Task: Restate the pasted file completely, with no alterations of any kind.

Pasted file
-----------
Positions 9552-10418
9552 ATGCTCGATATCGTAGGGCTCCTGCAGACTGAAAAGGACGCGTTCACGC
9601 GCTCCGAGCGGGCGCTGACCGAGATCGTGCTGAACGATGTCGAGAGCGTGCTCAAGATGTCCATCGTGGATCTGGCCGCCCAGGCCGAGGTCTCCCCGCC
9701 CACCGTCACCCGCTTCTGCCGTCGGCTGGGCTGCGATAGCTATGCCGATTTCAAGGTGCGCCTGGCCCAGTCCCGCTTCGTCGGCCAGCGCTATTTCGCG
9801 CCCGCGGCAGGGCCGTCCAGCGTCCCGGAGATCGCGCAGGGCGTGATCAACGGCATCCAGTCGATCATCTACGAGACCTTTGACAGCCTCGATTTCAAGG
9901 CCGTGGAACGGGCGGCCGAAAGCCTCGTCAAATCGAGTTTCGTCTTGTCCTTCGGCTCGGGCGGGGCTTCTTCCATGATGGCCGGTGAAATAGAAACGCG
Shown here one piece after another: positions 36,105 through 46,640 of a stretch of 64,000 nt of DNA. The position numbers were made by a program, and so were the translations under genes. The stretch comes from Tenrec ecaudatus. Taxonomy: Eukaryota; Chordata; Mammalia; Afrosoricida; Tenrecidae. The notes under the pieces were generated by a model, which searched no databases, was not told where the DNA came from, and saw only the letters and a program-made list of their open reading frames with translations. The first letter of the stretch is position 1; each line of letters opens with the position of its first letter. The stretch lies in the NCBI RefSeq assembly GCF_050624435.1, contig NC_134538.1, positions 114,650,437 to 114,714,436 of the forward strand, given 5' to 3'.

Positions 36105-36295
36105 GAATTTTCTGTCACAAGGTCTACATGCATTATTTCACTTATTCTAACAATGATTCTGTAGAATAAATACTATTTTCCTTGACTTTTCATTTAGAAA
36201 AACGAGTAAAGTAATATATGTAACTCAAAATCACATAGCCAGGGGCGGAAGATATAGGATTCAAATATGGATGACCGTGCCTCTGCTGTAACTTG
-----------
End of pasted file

Positions 9552-10418
9552 ATGCTCGATATCGTAGGGCTCCTGCAGACTGAAAAGGACGCGTTCACGC
9601 GCTCCGAGCGGGCGCTGACCGAGATCGTGCTGAACGATGTCGAGAGCGTGCTCAAGATGTCCATCGTGGATCTGGCCGCCCAGGCCGAGGTCTCCCCGCC
9701 CACCGTCACCCGCTTCTGCCGTCGGCTGGGCTGCGATAGCTATGCCGATTTCAAGGTGCGCCTGGCCCAGTCCCGCTTCGTCGGCCAGCGCTATTTCGCG
9801 CCCGCGGCAGGGCCGTCCAGCGTCCCGGAGATCGCGCAGGGCGTGATCAACGGCATCCAGTCGATCATCTACGAGACCTTTGACAGCCTCGATTTCAAGG
9901 CCGTGGAACGGGCGGCCGAAAGCCTCGTCAAATCGAGTTTCGTCTTGTCCTTCGGCTCGGGCGGGGCTTCTTCCATGATGGCCGGTGAAATAGAAACGCG
Shown here one piece after another: positions 36,105 through 46,640 of a stretch of 64,000 nt of DNA. The position numbers were made by a program, and so were the translations under genes. The stretch comes from Tenrec ecaudatus. Taxonomy: Eukaryota; Chordata; Mammalia; Afrosoricida; Tenrecidae. The notes under the pieces were generated by a model, which searched no databases, was not told where the DNA came from, and saw only the letters and a program-made list of their open reading frames with translations. The first letter of the stretch is position 1; each line of letters opens with the position of its first letter. The stretch lies in the NCBI RefSeq assembly GCF_050624435.1, contig NC_134538.1, positions 114,650,437 to 114,714,436 of the forward strand, given 5' to 3'.

Positions 36105-36295
36105 GAATTTTCTGTCACAAGGTCTACATGCATTATTTCACTTATTCTAACAATGATTCTGTAGAATAAATACTATTTTCCTTGACTTTTCATTTAGAAA
36201 AACGAGTAAAGTAATATATGTAACTCAAAATCACATAGCCAGGGGCGGAAGATATAGGATTCAAATATGGATGACCGTGCCTCTGCTGTAACTTG